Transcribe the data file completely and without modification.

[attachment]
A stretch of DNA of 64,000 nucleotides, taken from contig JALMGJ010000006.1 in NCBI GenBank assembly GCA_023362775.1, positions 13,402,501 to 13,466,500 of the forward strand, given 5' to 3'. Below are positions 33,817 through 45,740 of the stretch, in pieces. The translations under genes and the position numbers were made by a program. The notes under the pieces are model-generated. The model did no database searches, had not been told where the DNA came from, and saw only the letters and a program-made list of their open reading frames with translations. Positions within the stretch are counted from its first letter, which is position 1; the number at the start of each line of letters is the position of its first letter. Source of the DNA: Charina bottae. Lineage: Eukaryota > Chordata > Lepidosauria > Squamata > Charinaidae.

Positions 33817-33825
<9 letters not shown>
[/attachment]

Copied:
A stretch of DNA of 64,000 nucleotides, taken from contig JALMGJ010000006.1 in NCBI GenBank assembly GCA_023362775.1, positions 13,402,501 to 13,466,500 of the forward strand, given 5' to 3'. Below are positions 33,817 through 45,740 of the stretch, in pieces. The translations under genes and the position numbers were made by a program. The notes under the pieces are model-generated. The model did no database searches, had not been told where the DNA came from, and saw only the letters and a program-made list of their open reading frames with translations. Positions within the stretch are counted from its first letter, which is position 1; the number at the start of each line of letters is the position of its first letter. Source of the DNA: Charina bottae. Lineage: Eukaryota > Chordata > Lepidosauria > Squamata > Charinaidae.

Positions 33817-33825
<9 letters not shown>